I think now's a perfect place to talk about the main character of the novel, Nastya. Can I just say here, wow. Nastya is not your typical female protagonist. She's gritty, sarcastic and intentionally wears the tightest and shortest clothing, yet, under all of the black eyeliner and devil-may-care attitude, vulnerable, compassionate and, above all, broken. The complexity of Nastya's character is developed and fostered so intricately throughout the novel, opening your eyes to the truths in her emotions and thoughts. Her narrative voice is undeniably compelling, and Ms. Millay's incredible writing perfectly captures Nastya's tumultuous mental experiences while revealing things between the lines. One small critique I have is about a little quirk that Nastya's meant to have: her fascination with names and their meanings. This was revealed early on in the novel, but I felt like it was a little too forced and was kind of put there to make her even quirkier. I think if Ms. Millay had brought up names more throughout the middle portion of the novel, it would seem a lot more natural, but it can't be said that she definitely ties the whole name thing in nicely toward the end--very cleverly done!
Josh Bennett is the other main character of "The Sea of Tranquility," one who is equally as compelling as Nastya. What makes the whole novel so interesting and so hauntingly real is how messed up both of them are. In fact, I'd say that pretty much all of the characters are, in some way or another and in varying degrees, just like how, in real life, nobody is perfect. Everyone has flaws. But back to Josh. Because of the aforementioned messed up-ness of the two characters, it's no challenge to see how Josh and Nastya are drawn toward each other from the start. But what really makes their relationship so refreshing and so intriguing is the way they both complement each other and become the other person's beacon of light and of salvation, yet resist each other and push love away. In fact, it's this that really makes the development of their relationship so real and so believable. You don't get any of that flash-bang insta-love here. And thank the heavens for that! Even after they finally get together, you don't get the perfect boyfriend-girlfriend romance between the two. Oh, no. I unquestionably adored reading about Nastya and Josh's relationship as it unfolded throughout the novel, even through its ups and downs.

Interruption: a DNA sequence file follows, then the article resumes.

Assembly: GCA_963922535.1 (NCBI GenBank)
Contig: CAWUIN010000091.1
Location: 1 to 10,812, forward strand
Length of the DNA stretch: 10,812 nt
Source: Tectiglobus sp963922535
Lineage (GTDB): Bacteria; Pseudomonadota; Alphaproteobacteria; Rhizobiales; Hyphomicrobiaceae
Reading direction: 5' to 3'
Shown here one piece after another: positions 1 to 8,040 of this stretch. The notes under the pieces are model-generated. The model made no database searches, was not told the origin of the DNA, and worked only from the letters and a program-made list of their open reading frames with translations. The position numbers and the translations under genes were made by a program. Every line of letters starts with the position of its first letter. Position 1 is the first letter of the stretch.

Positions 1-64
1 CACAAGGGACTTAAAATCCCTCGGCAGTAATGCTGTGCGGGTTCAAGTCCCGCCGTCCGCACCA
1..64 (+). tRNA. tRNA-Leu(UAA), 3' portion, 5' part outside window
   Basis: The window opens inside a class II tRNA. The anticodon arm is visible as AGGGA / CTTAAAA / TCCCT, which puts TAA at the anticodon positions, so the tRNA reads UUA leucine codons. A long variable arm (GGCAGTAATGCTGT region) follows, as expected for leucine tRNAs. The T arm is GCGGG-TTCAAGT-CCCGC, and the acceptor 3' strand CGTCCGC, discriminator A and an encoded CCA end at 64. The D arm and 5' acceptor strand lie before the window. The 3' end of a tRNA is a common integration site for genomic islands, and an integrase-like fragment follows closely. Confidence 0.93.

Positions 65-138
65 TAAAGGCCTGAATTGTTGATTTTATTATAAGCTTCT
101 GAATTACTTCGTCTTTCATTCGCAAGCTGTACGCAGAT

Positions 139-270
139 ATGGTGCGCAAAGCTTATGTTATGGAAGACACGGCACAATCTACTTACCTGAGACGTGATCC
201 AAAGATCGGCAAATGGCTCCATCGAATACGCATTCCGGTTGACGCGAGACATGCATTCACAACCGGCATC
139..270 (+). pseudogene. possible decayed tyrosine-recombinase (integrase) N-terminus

Even though we don't hear from the perspectives of the other characters in the novel, they are just as complex, dynamic and interesting as Nastya and Josh. Drew Leighton, Josh's best friend and the school's "man whore," is undeniably one of my favourite characters in the novel. At first, I admittedly thought he was just a flirty playboy, and I kind of dismissed him as simply that. But as I continued reading the novel and discovered more about his character, I ended up becoming invested in him as well, and really sympathized with the misconceived golden boy. I'd say more about him, but I want you to experience that change in perception of his character for yourself! There are many, many other characters in the novel that I could talk about, like Clay, Sarah, Tierney, Margot, Nastya's parents, etc., but this post would never end. Just trust me when I say that the characters are, in a word, amazing. Take my word for it!
Overall, "The Sea of Tranquility" is an incredible breath of fresh air, with a gritty and compelling storyline, hauntingly beautiful writing, and a cast of complex, dynamic characters you'll end up falling in love with, flaws and all. This is undoubtedly one of the best books I've read in a while, and I know you'll enjoy it just as much as I did! Highly, highly recommended. Like, now.